Fri | Jan 18, 2019

The Music Diaries | Errol Dunkley at it from an early age - Made his first record at 11 years old

Published:Sunday | January 21, 2018 | 12:58 AMRoy Black

When Errol Dunkley made his first record, he was only 11 years old. And it wasn’t an encouraging start for him either because that recording flopped ­ a ska piece done for fledging record producer Prince Buster in 1962 entitled My Queen. It was just about the time when Buster met upon a stumbling block in his quest to buy records abroad to play on his sound system, and alternatively, had to turn to record production, going on to become a recording artiste in his own right.

Dunkley heard about Buster’s new thrust and was introduced to him, along with a guy named Junior English.


Some two and a half years elapsed, and Dunkley, in his youthful exuberance to make a hit record, ventured to producer Joe Gibbs and his Amalgamated record label. There, as a 14 year-old, he did his first hit record ­ You Gonna Need Me ­ a Gloria Lynn original. With help from Slim Smith, a more established star, he was able to arrange the recording to perfection as he sang:

“The whole town’s talking ‘bout you and your new guy
You’re flying high now in your single world
But you’re gonna need me
You’re gonna need me darling
And it wont be long.”

About eight months later, Dunkley co-wrote, along with Jimmy London, another excellent cut ­ Please Stop Your Lying ­ for the same producer in which he chastised a woman for infidelity. Guitarist Lynn Taitt, bassist Jackie Jackson, pianist Gladstone Anderson, and other top-flight musicians were in attendance as Dunkley sang:

“Please stop your lying girl and speak the truth
If you don’t love that guy, Tell him you don’t
Every night you’re on the beach with another guy
And the poor guy work so hard to make you big and strong”.

It went to number one on the Jamaican charts.

According to Dunkley, with whom I spoke in mid-2016 from his business place in Arnett Gardens: “I left Gibbs and began with Coxsone after being introduced to him by Leroy Sibbles of the Heptones, but I didn’t have much success there. Many of my songs were never released. Then I’ve been around working for various producers like Bunny Lee and Rupie Edwards. Then me and Gregory Isaacs formed the African Museum label and I had a big success with Movie Star.” But perhaps Dunkley’s most popular recording at the time was the Jimmy Radway-produced Black Cinderella. It was followed by a few self-produced songs by Dunkley in the early 1970s like Love Is Amazing and You’ll Never Know, which he licensed to female producer Sonia Pottinger and included on his first album.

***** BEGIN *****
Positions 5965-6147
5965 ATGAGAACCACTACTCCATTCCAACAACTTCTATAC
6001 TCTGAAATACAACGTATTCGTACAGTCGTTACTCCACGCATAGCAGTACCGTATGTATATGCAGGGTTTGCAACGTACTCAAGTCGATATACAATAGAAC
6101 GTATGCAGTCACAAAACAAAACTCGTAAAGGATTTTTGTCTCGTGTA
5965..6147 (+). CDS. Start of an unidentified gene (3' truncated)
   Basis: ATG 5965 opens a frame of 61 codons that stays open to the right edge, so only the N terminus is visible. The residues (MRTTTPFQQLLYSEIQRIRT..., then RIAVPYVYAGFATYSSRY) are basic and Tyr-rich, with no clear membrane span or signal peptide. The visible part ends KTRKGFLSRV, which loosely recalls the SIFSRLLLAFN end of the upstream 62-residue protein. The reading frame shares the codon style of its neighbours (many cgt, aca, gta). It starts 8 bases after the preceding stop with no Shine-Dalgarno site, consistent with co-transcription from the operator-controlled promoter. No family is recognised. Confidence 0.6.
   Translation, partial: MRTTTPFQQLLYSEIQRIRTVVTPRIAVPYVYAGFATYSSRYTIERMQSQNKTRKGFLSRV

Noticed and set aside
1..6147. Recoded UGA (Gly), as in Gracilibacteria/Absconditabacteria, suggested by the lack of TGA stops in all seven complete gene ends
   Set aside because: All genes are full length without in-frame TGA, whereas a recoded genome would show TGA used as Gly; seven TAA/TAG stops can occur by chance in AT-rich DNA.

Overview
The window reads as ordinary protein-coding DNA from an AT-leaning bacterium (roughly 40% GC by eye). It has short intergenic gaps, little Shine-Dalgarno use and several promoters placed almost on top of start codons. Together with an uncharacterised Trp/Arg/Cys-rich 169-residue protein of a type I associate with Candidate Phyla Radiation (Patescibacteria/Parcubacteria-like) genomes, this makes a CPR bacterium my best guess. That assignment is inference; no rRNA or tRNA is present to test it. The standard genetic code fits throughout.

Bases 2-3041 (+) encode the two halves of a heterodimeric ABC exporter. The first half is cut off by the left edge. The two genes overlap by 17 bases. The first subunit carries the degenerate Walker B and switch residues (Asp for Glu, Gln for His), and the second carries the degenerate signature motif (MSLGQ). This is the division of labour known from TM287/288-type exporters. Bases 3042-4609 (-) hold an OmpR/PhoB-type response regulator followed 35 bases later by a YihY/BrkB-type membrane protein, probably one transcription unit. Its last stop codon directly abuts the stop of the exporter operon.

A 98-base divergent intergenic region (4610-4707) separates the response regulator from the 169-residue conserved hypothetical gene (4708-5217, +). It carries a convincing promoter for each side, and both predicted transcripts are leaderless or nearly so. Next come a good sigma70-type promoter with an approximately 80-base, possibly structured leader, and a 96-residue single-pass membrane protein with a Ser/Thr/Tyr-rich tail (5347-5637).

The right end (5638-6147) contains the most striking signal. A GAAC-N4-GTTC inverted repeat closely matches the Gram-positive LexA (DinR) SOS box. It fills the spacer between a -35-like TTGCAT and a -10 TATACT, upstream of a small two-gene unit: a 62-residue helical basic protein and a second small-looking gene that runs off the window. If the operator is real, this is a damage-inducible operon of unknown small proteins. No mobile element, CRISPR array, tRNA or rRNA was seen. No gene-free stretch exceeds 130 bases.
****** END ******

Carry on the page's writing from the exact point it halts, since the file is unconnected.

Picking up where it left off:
Among Dunkley’s earliest memories was Pink Lane (downtown Kingston), where he claimed he was “born during Hurricane Charlie time”. Quizzed further, he confirmed that it was February 7, which refutes certain ill-informed sources on the Internet. The young teenager attended Kingston Senior School, Seaward School, and Warren Hall Private Secondary, where at the age of 14, his career took off.

The most lucrative period of Dunkley’s career, however, came when he migrated to England in the mid-1970s. While there, he worked, recorded, licensed his songs, and did several distribution business transactions with various recording entities. OK Fred, a John Holt original, became his biggest hit and his greatest catalyst. In Dunkley’s own words: “After I licensed it to a French company, it took me all over Europe doing promotions. It went into the British charts in 1979 and became one of the first reggae songs to go to number one on Top of The Pops. I’ve also been on BBC TV Top of The Pops over five times, did promotions in Luxemburg and Monte Carlo, and been on national television in Rome. I did the BBC network of Africa, The BBC network of The Caribbean, and The BBC network of the West Indies. Everywhere the BBC went, I did an interview,” Dunkley disclosed. He also did festivals in Europe, Sierra Nevada, Italy, Brazil and Mexico. He has returned home at intervals to do recordings, which he takes back to England for license to various promoters like Trojan records. A shrewd businessman, Dunkley admits he did not have much difficulty obtaining his royalties.

He will celebrate his 67th birthday with an event dubbed ‘Errol Dunkley’s Birthday Bash’ at the Ranny Williams Entertainment Centre on Tuesday, February 6. It features an awesome line-up that includes Pat Kelly, Pam Hall, Jackie Paris, and Lloyd Parks and the We The People Band.